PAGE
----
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French National Treasure: Friendship

Cocktails for fourParis has the reputation as being one of the most beautiful cities in the world with the most inhospitable residents. Whether it deserves this label or not is still up for discussion. Needless to say, every visitor is not going to experience the same kind of reception. If you walk into a shop or a government office on a day when the desk clerk or sales person is in a foul mood – you might be caught in the fallout. Many unpleasant exchanges can easily be avoided simply by remembering to say ‘Bonjour Madame, or Bonjour Monsieur’ before you start to speak, and above all, don’t break into a conversation that’s already begun (including telephone conversations).
Friendship, on the other hand, is golden. If you plan on spending any time in France – or even if you spend a short time in France – and have the good fortune to be invited into a French home, do not take such an invitation lightly.
If, after the first visit, you and your hosts find common ground, there’s a good chance that you’ve found a friend for life (not a Facebook or Myspace friend). And with that friendship comes many responsibilities as well as pleasure. Friendships here are based first and foremost on natural affinities rather than ‘networking’. And it’s also about sharing. Sharing food, sharing laughter, sharing grief.
For Americans (and possibly for British visitors as well), one really has to readjust one’s concept of time when it comes to socializing. Last night we were invited to a family home for cocktails. We arrived at 6:30 pm and stayed until 10 pm. Andre, our host, had spent the entire afternoon preparing the appetizers: puff pastry filled with goat cheese, melon nectar with mint from the garden, mini quiche lorraine, salmon mousse. There were just four of us.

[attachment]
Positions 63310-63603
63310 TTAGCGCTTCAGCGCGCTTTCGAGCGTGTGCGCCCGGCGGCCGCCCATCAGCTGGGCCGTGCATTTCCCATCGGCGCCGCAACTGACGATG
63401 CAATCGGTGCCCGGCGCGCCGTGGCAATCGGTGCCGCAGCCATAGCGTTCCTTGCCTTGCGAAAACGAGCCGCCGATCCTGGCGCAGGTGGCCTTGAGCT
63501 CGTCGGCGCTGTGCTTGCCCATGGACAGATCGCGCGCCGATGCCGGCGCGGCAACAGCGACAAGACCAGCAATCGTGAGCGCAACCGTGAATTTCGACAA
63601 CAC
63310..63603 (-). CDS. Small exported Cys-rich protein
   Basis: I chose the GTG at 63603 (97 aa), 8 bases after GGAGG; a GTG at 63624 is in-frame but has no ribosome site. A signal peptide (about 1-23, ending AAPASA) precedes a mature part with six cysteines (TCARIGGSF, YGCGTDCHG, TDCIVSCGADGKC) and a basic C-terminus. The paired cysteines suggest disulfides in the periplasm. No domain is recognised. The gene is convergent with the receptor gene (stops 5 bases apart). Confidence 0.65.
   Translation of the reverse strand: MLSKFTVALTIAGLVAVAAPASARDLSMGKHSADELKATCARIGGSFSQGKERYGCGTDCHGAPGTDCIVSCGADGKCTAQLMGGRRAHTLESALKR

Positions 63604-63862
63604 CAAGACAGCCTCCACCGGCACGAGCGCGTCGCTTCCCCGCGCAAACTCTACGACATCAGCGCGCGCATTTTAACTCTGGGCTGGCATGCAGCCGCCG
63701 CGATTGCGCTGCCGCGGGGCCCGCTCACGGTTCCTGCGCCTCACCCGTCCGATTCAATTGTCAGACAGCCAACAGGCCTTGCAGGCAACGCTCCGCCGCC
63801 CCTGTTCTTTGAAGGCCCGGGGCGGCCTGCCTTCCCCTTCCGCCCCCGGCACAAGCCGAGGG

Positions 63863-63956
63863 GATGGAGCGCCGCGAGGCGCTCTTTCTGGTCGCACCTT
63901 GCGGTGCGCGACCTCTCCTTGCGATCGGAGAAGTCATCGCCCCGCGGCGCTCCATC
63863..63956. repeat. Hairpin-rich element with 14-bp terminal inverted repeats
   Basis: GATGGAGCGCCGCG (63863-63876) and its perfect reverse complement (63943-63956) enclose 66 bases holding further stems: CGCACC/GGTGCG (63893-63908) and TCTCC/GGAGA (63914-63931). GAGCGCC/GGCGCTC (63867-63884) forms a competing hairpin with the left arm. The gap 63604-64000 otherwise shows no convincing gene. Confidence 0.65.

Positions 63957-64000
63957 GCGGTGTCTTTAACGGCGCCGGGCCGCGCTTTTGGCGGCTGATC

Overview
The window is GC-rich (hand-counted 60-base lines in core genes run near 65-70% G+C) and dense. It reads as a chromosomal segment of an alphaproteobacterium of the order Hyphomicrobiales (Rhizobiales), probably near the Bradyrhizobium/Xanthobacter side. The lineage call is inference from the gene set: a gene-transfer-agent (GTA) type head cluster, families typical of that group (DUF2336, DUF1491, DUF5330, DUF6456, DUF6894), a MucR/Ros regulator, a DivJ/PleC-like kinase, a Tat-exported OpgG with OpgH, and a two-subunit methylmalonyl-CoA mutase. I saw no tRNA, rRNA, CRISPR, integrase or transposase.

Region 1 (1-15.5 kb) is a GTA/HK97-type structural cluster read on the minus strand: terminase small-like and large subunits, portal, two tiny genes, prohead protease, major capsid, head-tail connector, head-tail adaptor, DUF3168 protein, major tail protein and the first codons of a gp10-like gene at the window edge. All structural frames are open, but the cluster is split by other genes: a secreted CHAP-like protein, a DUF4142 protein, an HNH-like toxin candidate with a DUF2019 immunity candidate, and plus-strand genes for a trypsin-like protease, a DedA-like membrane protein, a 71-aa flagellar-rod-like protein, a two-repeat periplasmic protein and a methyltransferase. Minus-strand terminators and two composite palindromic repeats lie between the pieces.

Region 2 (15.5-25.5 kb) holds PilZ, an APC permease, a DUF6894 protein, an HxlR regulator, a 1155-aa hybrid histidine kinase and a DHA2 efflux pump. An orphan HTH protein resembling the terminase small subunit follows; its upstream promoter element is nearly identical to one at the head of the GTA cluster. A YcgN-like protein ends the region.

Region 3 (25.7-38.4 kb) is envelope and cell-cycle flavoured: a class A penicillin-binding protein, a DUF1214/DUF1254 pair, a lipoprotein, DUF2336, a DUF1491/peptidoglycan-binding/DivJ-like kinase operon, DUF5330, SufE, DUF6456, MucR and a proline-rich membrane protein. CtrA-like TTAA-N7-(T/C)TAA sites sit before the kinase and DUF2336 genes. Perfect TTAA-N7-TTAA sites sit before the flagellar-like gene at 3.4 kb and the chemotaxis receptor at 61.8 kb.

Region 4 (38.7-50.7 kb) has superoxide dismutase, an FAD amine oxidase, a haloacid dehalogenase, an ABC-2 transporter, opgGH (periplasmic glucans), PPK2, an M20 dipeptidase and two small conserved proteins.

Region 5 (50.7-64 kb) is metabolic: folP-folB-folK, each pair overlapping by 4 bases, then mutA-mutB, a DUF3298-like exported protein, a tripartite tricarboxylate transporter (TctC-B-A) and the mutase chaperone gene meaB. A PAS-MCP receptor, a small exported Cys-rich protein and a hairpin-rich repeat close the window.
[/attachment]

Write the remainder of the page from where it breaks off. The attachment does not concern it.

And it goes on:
If you’re invited to a family’s home, plan on spending some time. Leave your watch at your hotel. Likewise, if you invite French friends to your apartment, there’s never need to feel rushed, particularly in bringing out the main course for a meal. The most difficult part of any visit is how to say ‘goodbye’ which is why no one ever says ‘goodbye’ in France, but only, ‘until we meet again’ or ‘au revoir’.
Originally, we had met Andre in a snowstorm. He helped us move the car out of a snow drift. That’s how the friendship began. In fact, many of our friendships in France have begun as sheer accidental encounters. Another friend I met while jogging.
If you’re thinking about finding a good souvenir of France, consider the idea of making a friend and you may discover that friend to be a treasure more valuable than gold.